Generative image models are gaining tremendous popularity, wowing the general public with their stunning text-to-image abilities. The machine learning research community meanwhile has been exploring ways to extend these models to other modalities such as audio, video and 3D assets. How to represent 3D assets in a manner that is both efficient and suitable for downstream applications however remains an open question.
In the new paper Shap·E: Generating Conditional 3D Implicit Functions, an OpenAI research team proposes Shap·E, a conditional generative model that leverages implicit neural representations (INRs) to produce complex and diverse 3D assets. Shap·E has a faster convergence speed and achieves performance competitive with baselines while modelling a higher-dimensional, multi-representation output space.
INRs, which typically map 3D coordinates to location-specific information such as colour and density, have emerged as a flexible and expressive approach for representing 3D assets. Drawbacks to this method include a high compute cost, as INRs must be acquired for each sample in the dataset, and that each INR can have many numerical parameters, making training downstream generative models more difficult.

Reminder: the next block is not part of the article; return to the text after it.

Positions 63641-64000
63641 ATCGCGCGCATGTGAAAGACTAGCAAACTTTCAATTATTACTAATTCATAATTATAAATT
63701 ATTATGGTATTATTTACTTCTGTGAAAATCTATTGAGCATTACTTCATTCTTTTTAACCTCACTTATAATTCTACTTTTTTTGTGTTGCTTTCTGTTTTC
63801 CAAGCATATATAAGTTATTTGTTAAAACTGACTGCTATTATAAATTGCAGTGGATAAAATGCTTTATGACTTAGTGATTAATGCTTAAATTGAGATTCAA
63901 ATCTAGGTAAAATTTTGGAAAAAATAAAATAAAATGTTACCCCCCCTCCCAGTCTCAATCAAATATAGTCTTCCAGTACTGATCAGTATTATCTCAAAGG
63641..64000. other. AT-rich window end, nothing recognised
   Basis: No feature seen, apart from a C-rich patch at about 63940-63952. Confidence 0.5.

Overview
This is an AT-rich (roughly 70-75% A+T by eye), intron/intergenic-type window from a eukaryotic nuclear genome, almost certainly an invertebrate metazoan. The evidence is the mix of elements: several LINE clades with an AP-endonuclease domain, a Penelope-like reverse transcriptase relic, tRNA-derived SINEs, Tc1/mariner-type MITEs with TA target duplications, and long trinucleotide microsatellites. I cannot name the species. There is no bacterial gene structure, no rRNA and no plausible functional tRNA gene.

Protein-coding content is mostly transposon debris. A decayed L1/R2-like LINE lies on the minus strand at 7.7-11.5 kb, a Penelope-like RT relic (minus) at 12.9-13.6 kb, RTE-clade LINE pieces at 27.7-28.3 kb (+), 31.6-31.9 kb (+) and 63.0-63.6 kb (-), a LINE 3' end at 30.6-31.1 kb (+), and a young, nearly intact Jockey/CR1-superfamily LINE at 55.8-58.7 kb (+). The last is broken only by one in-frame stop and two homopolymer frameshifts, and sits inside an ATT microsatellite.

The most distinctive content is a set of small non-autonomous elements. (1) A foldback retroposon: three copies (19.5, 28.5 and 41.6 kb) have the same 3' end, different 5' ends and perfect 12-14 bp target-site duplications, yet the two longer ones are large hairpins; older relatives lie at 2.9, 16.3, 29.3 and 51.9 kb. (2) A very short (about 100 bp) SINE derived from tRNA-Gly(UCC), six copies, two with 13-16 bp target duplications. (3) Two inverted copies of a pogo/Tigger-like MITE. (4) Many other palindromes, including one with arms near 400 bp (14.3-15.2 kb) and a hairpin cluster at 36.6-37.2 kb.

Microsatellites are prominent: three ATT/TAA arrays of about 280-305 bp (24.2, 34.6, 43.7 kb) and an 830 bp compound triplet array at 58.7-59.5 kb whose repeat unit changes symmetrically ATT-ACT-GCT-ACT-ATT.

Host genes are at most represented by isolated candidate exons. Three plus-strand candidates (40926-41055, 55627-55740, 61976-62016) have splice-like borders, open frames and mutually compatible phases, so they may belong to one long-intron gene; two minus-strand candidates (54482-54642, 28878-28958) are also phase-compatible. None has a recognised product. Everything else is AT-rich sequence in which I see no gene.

In this paper, the researchers aim to improve on current INR approaches for diverse and complex 3D implicit representations. Following on recent works by Chen & Wang and Dupont et al., they eschew gradient-based meta-learning methods and train a transformer-based encoder to generate INR parameters for 3D assets, then train a conditional diffusion model on outputs from the encoder to produce INRs representing both neural radiance fields (NeRFs) and meshes. This enables multiple rendering approaches and facilitates INRs’ incorporation into downstream 3D applications.
In the proposed approach, the encoder consumes point clouds and rendered views of a 3D asset as inputs and outputs the parameters of a multi-layer perceptron (MLP) to represent the asset as an implicit function. Cross-attention is used to process the point cloud and input views and generate latent representations as a sequence of vectors, then each vector in this sequence is passed through a latent bottleneck and projection layer to output the MLP parameters.
In their empirical study, the team compared Shap·E to a Point·E (an explicit generative model over point clouds) baseline. In the experiments, Shap·E outperformed Point·E, recording faster convergence speeds and achieving comparable or superior performance. Moreover, Shap·E demonstrated its ability to generate diverse 3D objects without relying on images as an intermediate representation.
Author: Hecate He | Editor: Michael Sarazen
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